Some active fund managers tend to downplay the importance of benchmarks. What I’m focused on, they might say, is delivering an absolute return of X%; my relative returns don’t matter. So do they have a point? Do benchmarks really matter? CRAIG LAZZARA from S&P Dow Jones Indices takes a closer look.
I recently had the pleasure of participating in a webinar on the basics of passive management. A portfolio manager in the audience posed an important question which I’ll paraphrase: “If my goal is to earn a return of X%, why is an index’s performance relevant?” Otherwise said, if I want to earn a particular absolute return, why should I care about returns relative to an index?
This is a good question, and the answer, like the answer to many good questions, is that “it depends”. What it depends on is the answer to a subsidiary question: if an investor’s goal is to earn a return of X%, by what means does he intend to pursue that goal?
There are many asset classes out there: one might buy gold bars, or bitcoins, or Old Master paintings. But for the most part, investors and fiduciaries pursue their absolute return goals by investing in securities. And in securities markets, index returns are relevant for at least two reasons.
First, properly constructed benchmarks define the investor’s opportunity set. Capitalisation-weighted indices like the S&P 500 are designed, in part, to track the value of a stock market; changes in the aggregate value of the stock market are reflected directly in the returns of the index. If the investor’s goal is to earn 8% annually, and the market in which he’s invested declines by 20% this year, he’s almost certainly not going to make it. And if the market index rises by 20%, he’s almost certainly not going to be satisfied with 8%. Absolute return is an aspiration; relative return is actionable.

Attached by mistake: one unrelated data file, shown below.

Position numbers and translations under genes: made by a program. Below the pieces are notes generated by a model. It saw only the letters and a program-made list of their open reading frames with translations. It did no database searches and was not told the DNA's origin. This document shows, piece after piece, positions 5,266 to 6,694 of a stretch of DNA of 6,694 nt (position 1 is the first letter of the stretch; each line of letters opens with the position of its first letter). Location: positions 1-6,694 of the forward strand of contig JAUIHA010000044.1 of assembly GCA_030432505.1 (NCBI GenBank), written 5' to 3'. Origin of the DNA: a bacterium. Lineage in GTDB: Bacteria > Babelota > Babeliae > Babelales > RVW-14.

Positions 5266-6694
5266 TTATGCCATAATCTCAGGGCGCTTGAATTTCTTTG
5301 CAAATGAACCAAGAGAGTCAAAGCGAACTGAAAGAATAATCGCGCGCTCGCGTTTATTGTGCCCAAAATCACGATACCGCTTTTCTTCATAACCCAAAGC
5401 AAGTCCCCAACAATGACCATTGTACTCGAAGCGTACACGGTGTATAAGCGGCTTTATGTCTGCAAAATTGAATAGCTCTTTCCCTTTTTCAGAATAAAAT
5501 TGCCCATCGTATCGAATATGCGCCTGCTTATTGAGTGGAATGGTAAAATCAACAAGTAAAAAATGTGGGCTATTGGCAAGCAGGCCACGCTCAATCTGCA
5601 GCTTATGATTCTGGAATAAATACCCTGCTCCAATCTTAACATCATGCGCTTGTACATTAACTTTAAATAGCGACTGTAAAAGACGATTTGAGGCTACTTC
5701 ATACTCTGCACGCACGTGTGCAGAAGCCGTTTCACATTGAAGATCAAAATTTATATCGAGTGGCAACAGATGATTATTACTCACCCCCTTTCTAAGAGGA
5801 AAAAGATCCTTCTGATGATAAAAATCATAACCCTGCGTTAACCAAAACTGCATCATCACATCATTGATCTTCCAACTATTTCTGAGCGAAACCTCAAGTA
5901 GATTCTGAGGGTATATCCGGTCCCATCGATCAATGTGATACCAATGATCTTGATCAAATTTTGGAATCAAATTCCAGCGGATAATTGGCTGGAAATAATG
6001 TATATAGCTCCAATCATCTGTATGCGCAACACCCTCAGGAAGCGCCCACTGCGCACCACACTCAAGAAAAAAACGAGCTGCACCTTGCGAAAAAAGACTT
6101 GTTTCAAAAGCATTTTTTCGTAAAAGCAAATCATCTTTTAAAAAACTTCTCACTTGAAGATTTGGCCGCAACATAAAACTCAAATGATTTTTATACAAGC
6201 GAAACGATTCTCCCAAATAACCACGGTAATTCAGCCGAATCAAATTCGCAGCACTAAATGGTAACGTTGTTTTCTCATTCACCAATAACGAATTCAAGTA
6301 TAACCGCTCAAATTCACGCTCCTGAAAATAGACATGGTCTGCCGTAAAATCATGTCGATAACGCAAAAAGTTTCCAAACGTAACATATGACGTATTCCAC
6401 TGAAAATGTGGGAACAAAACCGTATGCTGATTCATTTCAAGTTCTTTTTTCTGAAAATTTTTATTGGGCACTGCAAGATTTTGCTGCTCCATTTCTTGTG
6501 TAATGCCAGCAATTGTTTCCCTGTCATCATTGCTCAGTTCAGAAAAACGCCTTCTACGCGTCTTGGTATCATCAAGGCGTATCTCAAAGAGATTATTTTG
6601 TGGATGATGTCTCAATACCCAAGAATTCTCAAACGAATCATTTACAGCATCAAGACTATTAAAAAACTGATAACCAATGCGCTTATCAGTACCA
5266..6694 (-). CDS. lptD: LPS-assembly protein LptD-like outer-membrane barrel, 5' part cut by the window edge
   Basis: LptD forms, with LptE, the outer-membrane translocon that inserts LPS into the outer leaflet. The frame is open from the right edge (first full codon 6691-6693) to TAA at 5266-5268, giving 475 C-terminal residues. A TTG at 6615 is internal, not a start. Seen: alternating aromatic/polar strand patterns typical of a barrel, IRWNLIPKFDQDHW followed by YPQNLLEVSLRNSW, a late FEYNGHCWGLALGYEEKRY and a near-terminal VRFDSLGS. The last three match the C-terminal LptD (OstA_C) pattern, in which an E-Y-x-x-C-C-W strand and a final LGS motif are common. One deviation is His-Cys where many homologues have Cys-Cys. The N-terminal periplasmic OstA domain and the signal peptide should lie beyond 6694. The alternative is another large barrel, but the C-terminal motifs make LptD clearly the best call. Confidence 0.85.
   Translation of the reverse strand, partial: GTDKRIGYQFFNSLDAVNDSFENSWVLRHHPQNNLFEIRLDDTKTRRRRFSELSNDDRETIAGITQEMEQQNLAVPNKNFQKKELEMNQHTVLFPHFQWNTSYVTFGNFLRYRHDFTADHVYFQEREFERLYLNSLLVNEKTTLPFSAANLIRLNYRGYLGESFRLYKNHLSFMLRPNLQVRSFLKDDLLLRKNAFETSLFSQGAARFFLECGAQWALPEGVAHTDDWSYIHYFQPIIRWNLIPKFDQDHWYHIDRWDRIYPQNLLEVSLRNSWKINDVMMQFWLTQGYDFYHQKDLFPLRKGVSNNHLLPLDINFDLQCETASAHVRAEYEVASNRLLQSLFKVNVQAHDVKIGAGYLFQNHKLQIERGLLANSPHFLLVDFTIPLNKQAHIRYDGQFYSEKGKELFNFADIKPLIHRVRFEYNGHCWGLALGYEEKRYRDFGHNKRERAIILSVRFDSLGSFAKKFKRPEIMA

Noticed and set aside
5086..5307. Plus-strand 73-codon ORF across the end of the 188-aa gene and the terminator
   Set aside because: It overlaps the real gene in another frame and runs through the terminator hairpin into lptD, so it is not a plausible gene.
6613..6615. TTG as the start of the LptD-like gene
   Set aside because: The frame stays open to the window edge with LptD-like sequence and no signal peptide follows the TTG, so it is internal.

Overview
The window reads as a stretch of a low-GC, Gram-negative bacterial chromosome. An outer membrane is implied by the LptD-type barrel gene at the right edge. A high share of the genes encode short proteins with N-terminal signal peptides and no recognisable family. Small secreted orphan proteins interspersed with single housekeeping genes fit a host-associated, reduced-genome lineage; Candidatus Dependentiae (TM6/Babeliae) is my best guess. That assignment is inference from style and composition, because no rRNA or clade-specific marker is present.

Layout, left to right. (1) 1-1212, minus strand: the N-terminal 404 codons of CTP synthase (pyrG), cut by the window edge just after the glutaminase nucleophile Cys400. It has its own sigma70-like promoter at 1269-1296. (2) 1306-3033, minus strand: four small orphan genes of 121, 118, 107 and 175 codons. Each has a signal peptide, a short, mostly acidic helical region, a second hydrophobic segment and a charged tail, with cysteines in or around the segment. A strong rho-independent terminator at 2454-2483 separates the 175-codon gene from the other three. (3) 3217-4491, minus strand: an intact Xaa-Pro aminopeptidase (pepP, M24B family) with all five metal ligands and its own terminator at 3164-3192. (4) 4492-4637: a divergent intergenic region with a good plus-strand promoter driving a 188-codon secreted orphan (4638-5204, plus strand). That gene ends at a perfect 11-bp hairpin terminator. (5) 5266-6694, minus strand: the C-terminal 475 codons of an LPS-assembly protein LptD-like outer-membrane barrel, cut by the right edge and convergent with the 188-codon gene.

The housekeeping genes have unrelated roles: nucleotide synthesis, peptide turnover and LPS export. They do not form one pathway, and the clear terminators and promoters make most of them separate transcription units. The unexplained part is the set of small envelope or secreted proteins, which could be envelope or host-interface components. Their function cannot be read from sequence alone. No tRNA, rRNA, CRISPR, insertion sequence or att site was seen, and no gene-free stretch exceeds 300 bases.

Second, the returns of a portfolio relative to a market index are evidence of a manager’s skill. Clients have choices: they can own a market passively or attempt to outperform it actively. If the measure of success for an active manager is to outperform a benchmark appropriate to his investment style, the evidence is clear that most active managers fail most of the time; indeed over long time horizons, the advantage of index management is enormous.
Investors who are willing to accept index returns, therefore, typically see better results than those who strive to outperform. A willingness to forgo relative returns may be the key to improving absolute performance.
CRAIG LAZZARA is Managing Director and Global Head of Index Investment Strategy at S&P Dow Jones Indices.
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